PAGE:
HHA couple of weeks ago a friend sent me an email in which she told me that, whilst reading a book, she had come across the words ‘Holy Thursday Revolution’. She asked me if I had heard about it and knew what it meant.

I had to admit that I hadn’t heard about this. Of course I am familiar with Holy Thursday. And, although I don’t see myself as a revolutionary person, I am familiar with the concept of revolution.

But I was intrigued by the combination of these words and, as you do, decided to consult Mrs Google. She pointed me in the direction of a book with the same title, ‘Holy Thursday Revolution’, and showed me a review of this book by Beatrice Bruteau.

I realized that the book highlights the importance of precisely the two symbolic acts we just heard about in the readings: Jesus’ washing of his disciples feet and his breaking of bread for them.

These actions are revolutionary because they are the exact opposite of the mode of being that focuses on achievement, power and success; the approach that dominates our world. This approach creates a world of inequality, a world of winners and losers.

Through his symbolic actions on the evening before his death, Jesus offered an alternative approach which is based on communion and the awareness that we are all equal as children of God.

What we remember tonight is quite important and touches the heart of the Christian tradition. It is ironic that on this Holy Thursday we are not allowed to wash each other’s feet during this mass and that the members of our congregation are not allowed to be physically present at the breaking of the bread of the Eucharist.

Reflecting on this I realised that what we remember tonight are symbolic acts of service and self-giving love which Jesus left us as an example to follow. I also realise that this is exactly what people do in many places at the present time.

People give their lives out of love, sometimes literally, in their care for Corona patients. Although perhaps not in a physical way, people go the extra mile to serve and reach out. Women and men connect with others in their isolation in small but significant ways.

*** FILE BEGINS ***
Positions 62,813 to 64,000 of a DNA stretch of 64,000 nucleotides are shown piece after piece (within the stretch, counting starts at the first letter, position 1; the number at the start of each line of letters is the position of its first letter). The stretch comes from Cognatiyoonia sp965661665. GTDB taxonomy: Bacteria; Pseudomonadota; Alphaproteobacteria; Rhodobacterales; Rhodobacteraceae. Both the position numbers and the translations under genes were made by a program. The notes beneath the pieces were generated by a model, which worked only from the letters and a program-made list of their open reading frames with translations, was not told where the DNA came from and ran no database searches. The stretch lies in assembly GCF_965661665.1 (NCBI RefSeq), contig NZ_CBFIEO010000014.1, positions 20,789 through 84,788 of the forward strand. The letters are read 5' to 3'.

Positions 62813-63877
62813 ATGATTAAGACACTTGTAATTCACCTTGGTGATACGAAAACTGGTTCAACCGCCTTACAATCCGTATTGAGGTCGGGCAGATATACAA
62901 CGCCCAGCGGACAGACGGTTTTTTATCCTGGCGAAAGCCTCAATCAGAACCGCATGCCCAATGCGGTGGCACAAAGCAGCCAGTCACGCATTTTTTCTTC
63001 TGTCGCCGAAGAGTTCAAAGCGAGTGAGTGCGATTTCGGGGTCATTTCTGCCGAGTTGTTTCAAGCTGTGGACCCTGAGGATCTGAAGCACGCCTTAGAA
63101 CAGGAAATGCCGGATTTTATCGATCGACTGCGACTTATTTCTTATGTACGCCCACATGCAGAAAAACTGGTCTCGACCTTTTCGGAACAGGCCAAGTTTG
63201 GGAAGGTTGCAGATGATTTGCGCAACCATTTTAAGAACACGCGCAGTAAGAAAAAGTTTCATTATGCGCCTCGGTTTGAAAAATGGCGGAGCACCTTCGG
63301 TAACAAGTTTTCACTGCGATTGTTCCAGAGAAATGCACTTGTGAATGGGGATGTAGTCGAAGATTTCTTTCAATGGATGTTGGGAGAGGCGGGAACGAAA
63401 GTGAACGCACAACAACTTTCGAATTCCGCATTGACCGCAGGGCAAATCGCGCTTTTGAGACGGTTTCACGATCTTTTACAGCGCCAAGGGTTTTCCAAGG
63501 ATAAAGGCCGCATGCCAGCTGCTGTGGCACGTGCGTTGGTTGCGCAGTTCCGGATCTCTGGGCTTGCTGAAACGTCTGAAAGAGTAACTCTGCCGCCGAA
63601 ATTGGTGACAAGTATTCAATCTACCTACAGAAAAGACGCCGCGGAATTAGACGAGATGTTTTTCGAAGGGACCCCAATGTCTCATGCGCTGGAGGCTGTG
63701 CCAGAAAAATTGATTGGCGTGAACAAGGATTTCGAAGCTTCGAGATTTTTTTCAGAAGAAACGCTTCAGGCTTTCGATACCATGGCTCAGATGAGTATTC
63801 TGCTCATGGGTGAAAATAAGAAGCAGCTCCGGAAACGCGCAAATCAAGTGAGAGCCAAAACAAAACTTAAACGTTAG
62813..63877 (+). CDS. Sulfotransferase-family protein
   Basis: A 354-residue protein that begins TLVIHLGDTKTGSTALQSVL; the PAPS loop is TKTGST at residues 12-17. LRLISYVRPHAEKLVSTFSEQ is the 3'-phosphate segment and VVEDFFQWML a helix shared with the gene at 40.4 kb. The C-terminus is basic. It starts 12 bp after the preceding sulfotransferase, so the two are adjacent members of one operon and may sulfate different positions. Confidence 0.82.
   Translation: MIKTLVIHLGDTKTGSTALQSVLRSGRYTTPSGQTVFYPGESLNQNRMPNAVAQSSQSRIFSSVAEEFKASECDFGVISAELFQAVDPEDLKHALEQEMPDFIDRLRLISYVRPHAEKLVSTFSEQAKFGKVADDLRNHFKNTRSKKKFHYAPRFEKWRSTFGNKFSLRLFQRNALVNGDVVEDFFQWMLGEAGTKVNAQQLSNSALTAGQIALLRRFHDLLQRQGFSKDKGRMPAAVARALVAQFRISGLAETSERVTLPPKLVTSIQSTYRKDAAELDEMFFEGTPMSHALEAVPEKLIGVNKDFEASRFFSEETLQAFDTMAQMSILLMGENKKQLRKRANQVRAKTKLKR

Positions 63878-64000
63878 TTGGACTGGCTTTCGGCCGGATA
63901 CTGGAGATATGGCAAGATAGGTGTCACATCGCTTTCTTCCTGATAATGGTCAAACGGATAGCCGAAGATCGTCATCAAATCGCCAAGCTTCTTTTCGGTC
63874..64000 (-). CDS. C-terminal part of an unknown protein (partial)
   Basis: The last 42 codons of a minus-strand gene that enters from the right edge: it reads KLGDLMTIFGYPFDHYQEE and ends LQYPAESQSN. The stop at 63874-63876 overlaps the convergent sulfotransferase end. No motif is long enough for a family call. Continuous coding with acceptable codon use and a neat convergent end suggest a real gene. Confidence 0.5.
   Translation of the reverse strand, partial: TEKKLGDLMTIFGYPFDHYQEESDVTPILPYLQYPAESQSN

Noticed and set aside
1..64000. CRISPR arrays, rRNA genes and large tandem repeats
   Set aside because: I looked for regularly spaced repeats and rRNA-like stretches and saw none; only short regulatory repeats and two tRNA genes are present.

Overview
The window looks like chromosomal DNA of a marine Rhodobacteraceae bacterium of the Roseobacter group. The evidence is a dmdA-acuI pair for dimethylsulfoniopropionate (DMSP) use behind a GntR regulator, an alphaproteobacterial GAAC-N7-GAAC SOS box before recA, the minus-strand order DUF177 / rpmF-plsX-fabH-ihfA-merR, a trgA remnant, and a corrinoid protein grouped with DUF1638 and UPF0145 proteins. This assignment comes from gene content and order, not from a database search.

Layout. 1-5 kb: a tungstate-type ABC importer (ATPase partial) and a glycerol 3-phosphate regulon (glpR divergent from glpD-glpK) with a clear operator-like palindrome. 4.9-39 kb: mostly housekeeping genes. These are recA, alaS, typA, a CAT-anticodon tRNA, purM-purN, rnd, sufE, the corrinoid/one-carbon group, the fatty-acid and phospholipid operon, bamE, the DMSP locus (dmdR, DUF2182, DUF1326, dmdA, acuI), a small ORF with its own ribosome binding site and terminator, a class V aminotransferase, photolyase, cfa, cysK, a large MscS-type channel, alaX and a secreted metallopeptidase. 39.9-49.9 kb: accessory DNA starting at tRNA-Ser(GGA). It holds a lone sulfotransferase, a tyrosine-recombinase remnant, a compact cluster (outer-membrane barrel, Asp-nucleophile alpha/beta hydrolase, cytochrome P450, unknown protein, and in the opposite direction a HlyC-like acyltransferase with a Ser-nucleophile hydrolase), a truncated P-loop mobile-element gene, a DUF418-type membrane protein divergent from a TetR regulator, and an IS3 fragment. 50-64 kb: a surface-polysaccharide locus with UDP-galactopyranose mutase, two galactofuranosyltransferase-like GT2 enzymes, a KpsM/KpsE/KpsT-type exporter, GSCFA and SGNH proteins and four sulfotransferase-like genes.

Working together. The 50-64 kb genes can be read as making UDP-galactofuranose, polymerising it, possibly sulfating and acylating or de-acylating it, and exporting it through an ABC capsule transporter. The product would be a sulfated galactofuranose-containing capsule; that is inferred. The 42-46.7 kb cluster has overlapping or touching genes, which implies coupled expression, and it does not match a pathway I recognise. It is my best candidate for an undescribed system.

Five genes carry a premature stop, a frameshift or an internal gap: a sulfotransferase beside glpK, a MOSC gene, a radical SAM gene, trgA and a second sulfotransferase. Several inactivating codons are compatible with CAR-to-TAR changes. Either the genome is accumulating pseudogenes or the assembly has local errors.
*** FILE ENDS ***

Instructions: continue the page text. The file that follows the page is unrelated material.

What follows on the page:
Jesus example is followed and his vision of community is implemented with or without explicit awareness of the Lord’s command. Community is established, not a communion based on power and success but on compassion, love and friendship.

On the evening before his passion and death Jesus performed two symbolic acts. In a symbol the seen and unseen reality join into one. We talk about the real presence of the Lord in the bread we share and the wine we pour in memory of him during the Eucharistic celebration.

Similarly we can say that the Lord is really present when the members of his body follow his example and do what he did: break the bread of love and serve our sister and brother. Whether we like it or not, in doing so we become part of that Holy Thursday revolution and something new begins.

Tonight, on the eve before his passion and death, we remember what Jesus did. May this liturgical celebration of the Lord’s Last Supper strengthen us and nourish us on the journey ahead, that we may grow in love and communion with the Lord and with one another.

In tonight’s liturgy we sing ‘Ubi caritas et amor, Deus ibi est’. God is present when there is love and charity. May this be realised a bit more today and in the days ahead. Amen